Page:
News & Updates

FSS, FSA and UKHSA warn of the possible presence of E. coli in various Mrs Kirkham’s Lancashire Cheese

Food Standards Scotland (FSS), the Food Standards Agency (FSA) and UK Health Security Agency (UKHSA) are warning the public not to eat four Mrs Kirkham’s Lancashire Cheese products which have been recalled as a precaution because they may be contaminated with a specific type of E. coli bacteria called Shiga toxin producing E. coli, also known as STEC or VTEC, a pathogen that can cause food poisoning.

Symptoms caused by STEC organisms include severe diarrhoea (including bloody diarrhoea), abdominal pain, and sometimes haemolytic uremic syndrome, (HUS), a serious condition that can lead to kidney failure and can be fatal.

The cheeses are sometimes served as part of a hamper, as individual portions or can be purchased as a gift set or block, so it may not always be clear whether you have purchased an affected product.

The four cheeses are: 

  • Mrs Kirkham’s Mild & Creamy Lancashire 
  • Mrs Kirkham’s Tasty Lancashire 
  • Mrs Kirkham’s Mature Lancashire 
  • Mrs Kirkham’s Smoked Lancashire

If in doubt, consumers are advised to contact the retailer they bought their cheese from to find out if the cheese they have purchased is from the businesses and batches affected and in the meantime do not eat it, ensure it is stored safely, fully wrapped and not in contact with other foods.

If you have purchased any recalled products, it is important that you:

  • Do not eat the product
  • Thoroughly clean any surfaces, utensils and equipment the cheese may have touched to prevent cross-contamination of other foods and drink
  • Your fridge may be fuller at Christmas, so make sure that fridges are kept at the right temperature - five degrees Celsius (5°C) or below - as this will limit the growth of any harmful bacteria

Stuart McAdam, Head of Incidents at Food Standards Scotland said:  

“We are aware that this recalled product may be popular over the festive period, especially as it has been sold as part of a Christmas gift hamper and so we are urging consumers to check whether they have this product or may have gifted it to others.  

“Due to this outbreak of E. coli O145 we are urging all consumers to ensure they follow the advice in the product recall notices, which details all of the products which may pose a risk. This is especially important for those who are vulnerable – including people who are pregnant and those with weakened immune systems.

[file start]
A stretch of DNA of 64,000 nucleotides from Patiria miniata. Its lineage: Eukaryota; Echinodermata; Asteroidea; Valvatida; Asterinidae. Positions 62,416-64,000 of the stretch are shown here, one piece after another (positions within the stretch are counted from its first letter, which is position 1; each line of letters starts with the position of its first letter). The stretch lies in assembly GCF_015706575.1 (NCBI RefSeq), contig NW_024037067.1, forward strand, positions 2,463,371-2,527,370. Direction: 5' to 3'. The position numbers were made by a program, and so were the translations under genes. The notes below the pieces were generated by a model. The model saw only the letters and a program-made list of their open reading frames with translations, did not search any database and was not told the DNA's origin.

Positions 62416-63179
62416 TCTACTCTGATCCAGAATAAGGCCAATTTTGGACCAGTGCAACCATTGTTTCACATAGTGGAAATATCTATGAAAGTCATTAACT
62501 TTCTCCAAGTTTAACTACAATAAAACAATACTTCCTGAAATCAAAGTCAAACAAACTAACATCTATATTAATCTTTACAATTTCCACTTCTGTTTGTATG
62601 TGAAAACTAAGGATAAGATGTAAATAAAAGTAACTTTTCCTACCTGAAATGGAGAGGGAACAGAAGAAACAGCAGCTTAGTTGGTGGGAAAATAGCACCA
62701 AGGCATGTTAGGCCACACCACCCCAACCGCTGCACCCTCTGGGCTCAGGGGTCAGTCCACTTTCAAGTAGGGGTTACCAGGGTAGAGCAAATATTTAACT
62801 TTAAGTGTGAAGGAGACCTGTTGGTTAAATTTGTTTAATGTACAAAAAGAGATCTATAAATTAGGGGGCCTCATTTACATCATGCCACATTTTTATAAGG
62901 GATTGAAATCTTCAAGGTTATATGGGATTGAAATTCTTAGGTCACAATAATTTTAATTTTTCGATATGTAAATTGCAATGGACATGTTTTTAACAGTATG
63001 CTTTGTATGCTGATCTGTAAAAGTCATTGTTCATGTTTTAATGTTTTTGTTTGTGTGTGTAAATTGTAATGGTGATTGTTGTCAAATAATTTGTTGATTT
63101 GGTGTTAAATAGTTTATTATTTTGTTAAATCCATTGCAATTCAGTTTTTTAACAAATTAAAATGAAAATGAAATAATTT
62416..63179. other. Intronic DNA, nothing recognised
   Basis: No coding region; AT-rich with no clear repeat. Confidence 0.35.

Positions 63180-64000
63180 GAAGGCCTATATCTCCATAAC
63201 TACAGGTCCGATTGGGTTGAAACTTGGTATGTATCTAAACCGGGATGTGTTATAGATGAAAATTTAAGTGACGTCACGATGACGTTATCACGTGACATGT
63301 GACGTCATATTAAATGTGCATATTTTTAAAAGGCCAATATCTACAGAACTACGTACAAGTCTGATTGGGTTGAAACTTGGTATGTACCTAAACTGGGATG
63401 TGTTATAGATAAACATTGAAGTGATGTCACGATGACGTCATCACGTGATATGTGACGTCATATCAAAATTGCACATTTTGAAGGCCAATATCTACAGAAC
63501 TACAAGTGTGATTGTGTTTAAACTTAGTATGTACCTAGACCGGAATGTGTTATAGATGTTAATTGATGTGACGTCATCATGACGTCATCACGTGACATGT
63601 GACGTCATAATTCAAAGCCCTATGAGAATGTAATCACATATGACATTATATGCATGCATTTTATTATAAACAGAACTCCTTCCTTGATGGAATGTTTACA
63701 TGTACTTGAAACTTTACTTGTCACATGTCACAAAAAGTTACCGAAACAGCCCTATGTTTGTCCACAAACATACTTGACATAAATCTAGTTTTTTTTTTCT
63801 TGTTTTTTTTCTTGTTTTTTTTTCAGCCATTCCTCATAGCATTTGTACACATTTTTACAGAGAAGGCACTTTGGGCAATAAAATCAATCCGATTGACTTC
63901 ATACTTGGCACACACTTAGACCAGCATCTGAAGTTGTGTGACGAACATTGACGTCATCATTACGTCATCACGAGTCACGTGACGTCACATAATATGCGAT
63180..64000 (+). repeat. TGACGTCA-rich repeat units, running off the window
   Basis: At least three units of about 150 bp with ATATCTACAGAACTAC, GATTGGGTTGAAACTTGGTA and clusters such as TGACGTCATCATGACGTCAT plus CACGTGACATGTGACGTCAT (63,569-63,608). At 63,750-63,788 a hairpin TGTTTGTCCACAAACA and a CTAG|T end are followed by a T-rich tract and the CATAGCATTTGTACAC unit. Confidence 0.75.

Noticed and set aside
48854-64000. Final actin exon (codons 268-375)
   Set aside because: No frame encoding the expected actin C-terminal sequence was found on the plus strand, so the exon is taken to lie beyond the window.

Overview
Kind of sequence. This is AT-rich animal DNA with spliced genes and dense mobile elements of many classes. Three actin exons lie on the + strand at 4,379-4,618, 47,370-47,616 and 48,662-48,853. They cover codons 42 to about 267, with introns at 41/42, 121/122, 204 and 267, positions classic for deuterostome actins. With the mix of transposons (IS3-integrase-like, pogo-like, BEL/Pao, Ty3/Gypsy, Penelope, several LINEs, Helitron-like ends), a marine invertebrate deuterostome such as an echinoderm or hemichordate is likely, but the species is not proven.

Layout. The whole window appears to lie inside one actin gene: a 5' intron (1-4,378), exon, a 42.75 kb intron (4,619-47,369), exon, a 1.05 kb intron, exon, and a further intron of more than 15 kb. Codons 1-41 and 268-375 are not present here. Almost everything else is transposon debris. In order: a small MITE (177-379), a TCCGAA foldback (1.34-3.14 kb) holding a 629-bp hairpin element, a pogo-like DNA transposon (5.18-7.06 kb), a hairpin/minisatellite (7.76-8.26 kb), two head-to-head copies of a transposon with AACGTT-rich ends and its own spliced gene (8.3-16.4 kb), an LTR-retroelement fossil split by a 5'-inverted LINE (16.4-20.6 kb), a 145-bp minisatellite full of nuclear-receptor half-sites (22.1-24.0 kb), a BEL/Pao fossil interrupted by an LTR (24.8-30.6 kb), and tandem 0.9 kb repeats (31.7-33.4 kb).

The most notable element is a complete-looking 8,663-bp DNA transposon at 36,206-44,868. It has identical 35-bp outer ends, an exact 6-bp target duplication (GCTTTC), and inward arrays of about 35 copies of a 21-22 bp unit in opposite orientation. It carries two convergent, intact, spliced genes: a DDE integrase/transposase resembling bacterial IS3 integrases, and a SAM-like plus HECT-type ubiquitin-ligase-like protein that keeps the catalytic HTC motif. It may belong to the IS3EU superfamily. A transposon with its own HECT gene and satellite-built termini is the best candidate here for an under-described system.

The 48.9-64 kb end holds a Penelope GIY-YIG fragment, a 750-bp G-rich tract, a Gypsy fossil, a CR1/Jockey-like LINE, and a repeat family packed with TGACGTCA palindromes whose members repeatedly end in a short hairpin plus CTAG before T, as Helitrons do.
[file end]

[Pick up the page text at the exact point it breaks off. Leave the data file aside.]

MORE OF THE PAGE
“We are also asking people to make sure that family and friends who may have either purchased the recalled product or have received it as a gift, are aware and observe the advice.”   

Amy Douglas, Incident Director for Gastrointestinal Infections and Food Safety Division at UKHSA, said:  

“There have been at least 30 confirmed cases of this specific outbreak strain of STEC in the UK.

“Symptoms of STEC include severe diarrhoea (including bloody diarrhoea), stomach cramps, vomiting and fever. If you have diarrhoea and vomiting, you can take steps to avoid passing it on to family and friends over the festive period.

“Washing your hands with soap and warm water and using bleach-based products to clean surfaces will help stop infections from spreading. Don’t prepare food for others if you have symptoms or for 48 hours after symptoms stop.

“Many of us will be travelling for Christmas, but if you are unwell you should avoid visiting people in hospitals and care homes to avoid passing on the infection in these settings. Do not return to work or school once term restarts, until 48 hours after your symptoms have stopped.”

It is important that businesses follow the product withdrawal and recalls undertaken, and if they have received the product, ensure good hygiene practice to prevent the risk of cross-contamination – it is possible that other cheese, if handled using the same equipment or on common surfaces, may have also been contaminated and therefore affected.  
FSS, the FSA and UKHSA continue to work closely together and with local authorities in response to this outbreak and further recalls may be undertaken if any more products are found to be affected.